Final Oscar Voting Begins, Can Chloé Zhao Tie Walt Disney With Most Wins in One Night?

Clayton Davis
·3-min read

The longest awards season in modern history is finally coming to a close with the opening of Oscar voting for the Academy’s roughly 10,000 members.

The feeling among industry professionals and awards strategists is that many in the Academy at large decided to bow out of the first round of nomination voting. With a smaller pool of candidates to consider — and more time to watch movies — they might feel more compelled to engage in their civic duty to vote.

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David Fincher’s “Mank” leads with 10 nominations but looks in play for one to three prizes: production design, score and supporting actress for Amanda Seyfried. For Netflix, all its chips are on Aaron Sorkin’s “The Trial of the Chicago 7” — the streaming giant is looking to land its first best picture winner by duplicating the success of “Driving Miss Daisy” (1989), “Argo” (2012) and “Green Book” (2018), all of which won the top prize without a directing nomination. After netting a major win for cast ensemble at the SAG Awards, “Chicago 7” hopes to go the way of “Spotlight” (2015), which won two Oscars — picture and original screenplay.

Interestingly, the streamer’s biggest winner of the night could be “Ma Rainey’s Black Bottom,” which was not nominated for picture, director or adapted screenplay. Garnering five nods, the adaptation of August Wilson’s play looks in prime position for best actor (Chadwick Boseman), costume design and makeup and hairstyling. After Viola Davis’ SAG win, she could become just the second Black woman (after Halle Berry) to win the lead actress Oscar.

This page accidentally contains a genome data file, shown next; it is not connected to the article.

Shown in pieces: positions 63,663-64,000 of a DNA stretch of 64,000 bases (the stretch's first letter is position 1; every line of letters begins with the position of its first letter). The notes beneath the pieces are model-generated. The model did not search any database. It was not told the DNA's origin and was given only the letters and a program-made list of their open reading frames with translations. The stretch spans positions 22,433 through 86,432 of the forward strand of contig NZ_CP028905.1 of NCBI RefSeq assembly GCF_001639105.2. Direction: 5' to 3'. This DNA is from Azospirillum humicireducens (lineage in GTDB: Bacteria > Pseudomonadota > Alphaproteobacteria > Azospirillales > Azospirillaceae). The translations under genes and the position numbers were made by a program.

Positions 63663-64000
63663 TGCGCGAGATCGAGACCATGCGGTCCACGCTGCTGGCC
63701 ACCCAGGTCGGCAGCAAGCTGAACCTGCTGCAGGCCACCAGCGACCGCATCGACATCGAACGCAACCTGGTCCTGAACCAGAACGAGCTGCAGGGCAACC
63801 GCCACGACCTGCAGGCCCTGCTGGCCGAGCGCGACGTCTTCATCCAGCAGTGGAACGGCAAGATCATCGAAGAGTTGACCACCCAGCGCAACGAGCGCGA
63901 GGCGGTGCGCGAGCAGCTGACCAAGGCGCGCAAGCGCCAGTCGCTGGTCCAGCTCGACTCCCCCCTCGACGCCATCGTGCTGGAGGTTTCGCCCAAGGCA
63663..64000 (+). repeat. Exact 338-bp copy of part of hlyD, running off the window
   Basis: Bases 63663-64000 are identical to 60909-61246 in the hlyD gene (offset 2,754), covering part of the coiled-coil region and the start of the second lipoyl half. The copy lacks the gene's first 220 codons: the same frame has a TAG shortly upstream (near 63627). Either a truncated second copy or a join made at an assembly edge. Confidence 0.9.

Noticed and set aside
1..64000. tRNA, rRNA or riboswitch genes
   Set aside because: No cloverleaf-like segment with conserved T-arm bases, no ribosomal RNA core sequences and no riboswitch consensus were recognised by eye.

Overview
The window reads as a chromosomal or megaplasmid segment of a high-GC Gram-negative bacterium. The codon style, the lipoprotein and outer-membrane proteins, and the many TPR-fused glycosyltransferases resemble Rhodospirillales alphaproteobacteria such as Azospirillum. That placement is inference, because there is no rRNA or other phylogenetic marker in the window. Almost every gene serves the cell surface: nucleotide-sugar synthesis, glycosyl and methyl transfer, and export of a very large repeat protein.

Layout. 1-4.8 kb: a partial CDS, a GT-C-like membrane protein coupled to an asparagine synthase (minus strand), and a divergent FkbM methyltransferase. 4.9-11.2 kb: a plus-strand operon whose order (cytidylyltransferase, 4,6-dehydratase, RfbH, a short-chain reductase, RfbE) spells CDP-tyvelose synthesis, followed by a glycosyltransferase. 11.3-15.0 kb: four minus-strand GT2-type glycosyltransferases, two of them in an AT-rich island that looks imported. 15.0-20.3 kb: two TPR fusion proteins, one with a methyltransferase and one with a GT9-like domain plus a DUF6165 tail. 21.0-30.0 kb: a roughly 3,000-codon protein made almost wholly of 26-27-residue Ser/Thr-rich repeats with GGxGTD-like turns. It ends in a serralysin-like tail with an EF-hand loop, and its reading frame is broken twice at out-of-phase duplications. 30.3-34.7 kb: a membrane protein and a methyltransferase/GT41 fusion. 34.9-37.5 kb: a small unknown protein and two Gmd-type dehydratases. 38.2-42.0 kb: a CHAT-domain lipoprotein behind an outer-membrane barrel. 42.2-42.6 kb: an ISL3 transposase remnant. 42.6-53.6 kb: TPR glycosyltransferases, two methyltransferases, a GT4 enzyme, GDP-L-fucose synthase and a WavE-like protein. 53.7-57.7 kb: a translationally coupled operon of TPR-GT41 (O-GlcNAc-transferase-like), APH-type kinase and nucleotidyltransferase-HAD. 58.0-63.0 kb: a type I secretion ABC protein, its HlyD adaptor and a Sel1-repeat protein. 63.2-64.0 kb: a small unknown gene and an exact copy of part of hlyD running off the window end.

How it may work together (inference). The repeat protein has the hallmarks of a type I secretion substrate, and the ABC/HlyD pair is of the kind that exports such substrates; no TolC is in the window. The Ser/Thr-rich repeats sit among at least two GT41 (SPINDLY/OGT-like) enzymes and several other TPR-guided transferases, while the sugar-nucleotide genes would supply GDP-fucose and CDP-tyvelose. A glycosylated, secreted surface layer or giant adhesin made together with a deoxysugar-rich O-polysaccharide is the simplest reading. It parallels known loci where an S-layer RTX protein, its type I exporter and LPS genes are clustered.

Chloé Zhao’s “Nomadland” has been the front-runner since it debuted at the Venice Film Festival in early September and has mostly retained its spot as the best film of the year among critics and awards voters. After wins at the Golden Globes, the DGA and the PGA, the Searchlight Pictures drama has received the most prizes of any movie in modern history. The film has six nominations, and Zhao could tie Walt Disney as the most awarded person in a single ceremony if she sweeps her categories of picture, directing, adapted screenplay and editing. Only one woman has won three — Fran Walsh for picture, adapted screenplay and original song for “The Lord of the Rings: The Return of the King.” It’s worth pointing out that “Nomadland” could win all six of the Oscars for which it’s vying. Frances McDormand is in the midst of a wide-open best actress race, and the cinematography prize looks to be locked up for DP Joshua James Richards.

Lee Isaac Chung’s “Minari” and Emerald Fennell’s “Promising Young Woman” have remained very much in the conversation the past few months. But a win in the top category for either film would be unprecedented. In the past 27 years, there has never been a picture winner that failed to score the top prize from any major guild or televised award — including BAFTA, Critics Choice, the DGA, the Globes, the PGA and SAG. Even Oscar upsets such as “Shakespeare in Love” (Globe and SAG winner), “Crash” (SAG), “Moonlight” (Globe), “Green Book” (Globe) and “Parasite” (SAG) had early victories somewhere.

May the best film win.

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